The pursuit of clean, net zero–emissions energy has received another leg up from engineers in Melbourne. They have boosted 14 times greater green hydrogen production through the power of electrolysis and sound waves.
The achievement could prove instrumental in democratizing hydrogen as an affordable fuel for transportation and other major industries and helping reduce humans’ carbon footprint.
The science and other stuff to know
The study was carried out by RMIT Associate Professor Amgad Rezk and his team, who utilized a novel method of initiating water electrolysis to produce hydrogen. Project leader Rezk thinks “the team’s innovation tackled big challenges for green hydrogen production,” according to a statement on the RMIT University website.
Electrolysis involves splitting water molecules into oxygen and hydrogen and is achieved by running electricity through water using two electrodes. The oxygen and hydrogen are released in bubble form, with the hydrogen produced being ‘green hydrogen.’ However, this green hydrogen has contributed only fractionally to the global volume of hydrogen production as the process requires high energy and is expensive.
“One of the main challenges of electrolysis is the high cost of electrode materials, such as platinum or iridium,” Rezk said. “With sound waves making it much easier to extract hydrogen from water, it eliminates the need to use corrosive electrolytes and expensive electrodes such as platinum or iridium. In addition, water is not a corrosive electrolyte so we can use much cheaper electrode materials such as silver.”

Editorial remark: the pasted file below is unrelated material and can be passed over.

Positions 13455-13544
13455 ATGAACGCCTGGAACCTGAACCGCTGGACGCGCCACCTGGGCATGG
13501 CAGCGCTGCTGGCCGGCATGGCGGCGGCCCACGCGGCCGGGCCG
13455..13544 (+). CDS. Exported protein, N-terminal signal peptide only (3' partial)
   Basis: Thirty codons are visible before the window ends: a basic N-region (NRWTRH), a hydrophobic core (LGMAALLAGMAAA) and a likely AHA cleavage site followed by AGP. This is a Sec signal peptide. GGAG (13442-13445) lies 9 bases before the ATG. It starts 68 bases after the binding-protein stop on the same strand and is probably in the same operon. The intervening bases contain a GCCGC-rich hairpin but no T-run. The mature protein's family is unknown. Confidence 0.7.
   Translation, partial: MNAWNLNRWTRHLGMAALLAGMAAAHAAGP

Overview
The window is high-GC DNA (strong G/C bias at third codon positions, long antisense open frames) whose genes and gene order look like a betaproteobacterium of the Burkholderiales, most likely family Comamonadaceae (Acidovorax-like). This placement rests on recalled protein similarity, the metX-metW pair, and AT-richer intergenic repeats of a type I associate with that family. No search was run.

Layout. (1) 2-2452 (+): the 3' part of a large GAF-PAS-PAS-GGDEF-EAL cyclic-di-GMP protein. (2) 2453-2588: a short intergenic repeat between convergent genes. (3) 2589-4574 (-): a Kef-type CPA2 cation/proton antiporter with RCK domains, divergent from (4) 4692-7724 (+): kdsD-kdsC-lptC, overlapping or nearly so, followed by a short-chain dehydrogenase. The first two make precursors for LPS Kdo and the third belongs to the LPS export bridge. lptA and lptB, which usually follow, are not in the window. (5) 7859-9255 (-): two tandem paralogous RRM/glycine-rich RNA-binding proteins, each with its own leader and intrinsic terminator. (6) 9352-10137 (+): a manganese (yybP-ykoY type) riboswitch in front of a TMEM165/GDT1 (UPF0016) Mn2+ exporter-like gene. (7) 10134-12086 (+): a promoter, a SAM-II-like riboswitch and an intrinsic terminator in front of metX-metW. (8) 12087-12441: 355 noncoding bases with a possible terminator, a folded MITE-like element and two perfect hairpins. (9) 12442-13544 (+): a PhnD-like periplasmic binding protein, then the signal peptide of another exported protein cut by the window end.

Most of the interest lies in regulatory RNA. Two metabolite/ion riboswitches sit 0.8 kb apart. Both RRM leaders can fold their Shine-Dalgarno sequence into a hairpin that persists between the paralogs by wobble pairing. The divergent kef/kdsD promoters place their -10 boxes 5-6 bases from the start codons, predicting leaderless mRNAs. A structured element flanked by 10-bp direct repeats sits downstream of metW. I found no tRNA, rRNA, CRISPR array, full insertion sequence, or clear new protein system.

During the study, researchers analyzed hydrogen produced by electrolysis with and without sound waves from the electrical output.
“The electrical output of the electrolysis with sound waves was about 14 times greater than electrolysis without them for a given input voltage,” said Yemima Ehrnst, the study’s first author.
Hydrogen is increasingly considered an alternative fuel because it provides net zero emissions. When hydrogen combustion occurs, the residual product achieved is water, which is entirely harmless to the environment.
Most of the world’s hydrogen production depends on splitting natural gas, but the process results in harmful greenhouse gases being released into the atmosphere. These gases only add to the level of greenhouses, trapping heat on the planet and expediting climate change.
As Rezk said, the ability to use low-cost electrode materials and avoiding the use of highly corrosive electrolytes “were game changers for lowering the costs of producing green hydrogen.”
The researchers believe there is immense potential in exploiting the innovation. Still, we must overcome more “challenges” to integrate sound-wave innovation with existing electrolyzers to scale up the work.
Distinguished Professor and researcher Leslie Yeo said the breakthrough “opened the door to using this new acoustic platform for other applications.”
“We are keen to collaborate with industry partners to boost and complement their existing electrolyzer technology and integrate [it] into existing processes and systems,” Yeo said. “With our method, we can potentially improve the conversion efficiency, leading to a net-positive energy saving of 27 percent,” she added.
The possibilities this innovation can create for attaining an affordable, environment-friendly fuel to power the world sound promising. The researchers have done the groundwork. It’s the industry’s turn to heed now.